Tuesday, December 11, 2007

Archive Update: Law and Disorder, 7 June 2007

This column is temporarily unavailable on the Newsweek site, so I am posting the full text here:

Shadowland: Law and Disorder, 7 June 2007

When does guerrilla theater become guerrilla war? What the demonstrations against the 2004 GOP convention can teach us about managing the protests at the G8 summit.

The Germans have rolled out the water cannons to defend heads of state gathered for the G-8 summit. Black-clad anarchists and clown-faced crazies are the enemy, and so far the forces of disorder appear to be winning. Despite hundreds of arrests since Saturday, the radicals managed to besiege the seven-mile concertina-wire fence around the conference site yesterday while shutting down road, rail and even water transportation. According to the German government, hundreds of police have been injured, albeit lightly.

Worse than that, for those of us who think George W. Bush, Tony Blair and Vladimir Putin have a a lot to answer for, the masses of protesters who have real issues ranging from global warming to the Iraq war and growing political repression, are consistently upstaged by those who make skirmishing with police a self-righteous sport and claim their goal is to overthrow, well, everything. “A new world order can only be created through violent struggle," as one black-clad man who called himself Ernesto told Deutsche Welle.

So, when does guerrilla theater become guerrilla war? How do you draw the line between civil disobedience and outright disorder? Or, for that matter, between peaceful protest and potential terrorism? Keeping the peace while protecting freedom of expression is a constant process of compromise. One thing is certain: to make those vital determinations in today’s complicated and dangerous world, you need good information. But how do you get it?

Since 2004, the New York Police Department has faced several lawsuits about the way it prepared for and protected the Republican National Convention in Madison Square Garden that summer. Critics have attacked it for arresting more than 1,800 people, taking fingerprints and then warehousing many of them under fairly grim conditions for two or three days – until the convention was over. Under pressure from the courts, documents have been declassified that show the NYPD spying on activists and infiltrating groups across the country, in Canada and in Europe.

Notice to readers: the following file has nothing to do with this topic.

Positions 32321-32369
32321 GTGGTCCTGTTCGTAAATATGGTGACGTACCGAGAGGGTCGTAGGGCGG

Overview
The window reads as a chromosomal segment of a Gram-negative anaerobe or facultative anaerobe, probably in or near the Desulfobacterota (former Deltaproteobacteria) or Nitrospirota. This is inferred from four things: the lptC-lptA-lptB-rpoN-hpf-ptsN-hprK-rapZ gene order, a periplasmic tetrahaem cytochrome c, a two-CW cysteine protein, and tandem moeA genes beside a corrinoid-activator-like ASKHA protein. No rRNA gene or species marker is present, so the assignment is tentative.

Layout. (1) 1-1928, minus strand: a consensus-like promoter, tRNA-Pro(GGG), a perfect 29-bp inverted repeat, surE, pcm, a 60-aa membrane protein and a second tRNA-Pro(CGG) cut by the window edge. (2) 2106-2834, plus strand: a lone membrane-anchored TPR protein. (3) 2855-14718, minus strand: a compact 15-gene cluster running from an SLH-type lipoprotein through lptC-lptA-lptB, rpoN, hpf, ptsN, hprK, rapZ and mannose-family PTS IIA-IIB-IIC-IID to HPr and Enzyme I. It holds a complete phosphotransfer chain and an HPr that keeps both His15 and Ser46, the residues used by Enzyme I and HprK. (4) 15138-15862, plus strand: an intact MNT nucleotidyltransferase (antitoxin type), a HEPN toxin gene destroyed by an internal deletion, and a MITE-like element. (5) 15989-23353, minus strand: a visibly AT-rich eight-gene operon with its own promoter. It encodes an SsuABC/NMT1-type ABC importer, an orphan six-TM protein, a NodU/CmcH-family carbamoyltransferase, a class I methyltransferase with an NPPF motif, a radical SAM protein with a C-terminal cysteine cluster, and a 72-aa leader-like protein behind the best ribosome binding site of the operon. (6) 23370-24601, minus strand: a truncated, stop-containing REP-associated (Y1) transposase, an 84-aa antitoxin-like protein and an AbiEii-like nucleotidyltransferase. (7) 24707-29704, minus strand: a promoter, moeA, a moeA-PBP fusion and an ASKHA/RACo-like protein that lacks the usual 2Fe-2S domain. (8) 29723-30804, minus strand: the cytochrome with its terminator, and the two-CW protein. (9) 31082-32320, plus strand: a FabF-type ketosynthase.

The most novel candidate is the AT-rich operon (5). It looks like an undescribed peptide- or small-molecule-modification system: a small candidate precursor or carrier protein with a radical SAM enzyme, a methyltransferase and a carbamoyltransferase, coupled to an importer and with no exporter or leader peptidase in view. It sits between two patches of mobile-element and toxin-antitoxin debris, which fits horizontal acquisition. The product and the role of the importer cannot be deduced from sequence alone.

The police point to the results: 800,000 people were able to protestsin good order during the convention, while only one person – a cop – was hurt seriously. Militants had pulled him off his motor scooter and beat him senseless. If there were terrorist plots aimed at the convention they were deterred or thwarted. (Two men were arrested days before it began as they planned to blow up the nearby Herald Square subway station.)

That the Republicans re-nominated Bush and that the American people re-elected him was not the fault of the cops, Indeed, my impression when I watched television coverage of the convention that August and Septemer was that protesters seemed so out of step with the way most Americans thought at the time, they probably helped Bush’s cause at the ballot box. If the anarchists, anti-globalists, anti-capitalists and others who coalesce into militant formations known as “Black Blocs” had managed to stage their planned “Day of Chaos” on August 31, 2004, I’m sure Bush would have gotten even more votes.

The Black Blocs wouldn’t have cared, of course. Their adherents tend to believe the corrupt bourgeois system never listens to the real voice of the people, meaning theirs. As Ernesto said in Germany, "We have seen how ineffective peaceful mass protests have been. Millions took to the streets to try and stop the invasion of Iraq and yet the corrupt world powers still wage their war. Fighting for change is the only way -- otherwise we face a future of blind subservience, slavery and control."

I’ve covered a lot of demonstrations by these characters, who are often more fascistic than the fascists they say they’re fighting, but I’m always a little surprised by the lunatic violence they set out to inflict and provoke. Although the United States had a taste of it during the disastrous 1999 World Trade Organization meeting in Washington State (“The Battle of Seattle”), it’s much more a European phenomenon. The G-8 in Genoa in 2001 was a model of mayhem in which a young Black Bloc protester (surnamed Giuliani, as it happens) was shot by a stranded rooky cop while trying to smash through the window of his car. Some 500 people were injured and property damage was roughly $45 million. At the close of the summit, Italian police raided a building where demonstrators were sleeping and beat the hell out of several of them, multiplying the ranks of protest martyrs.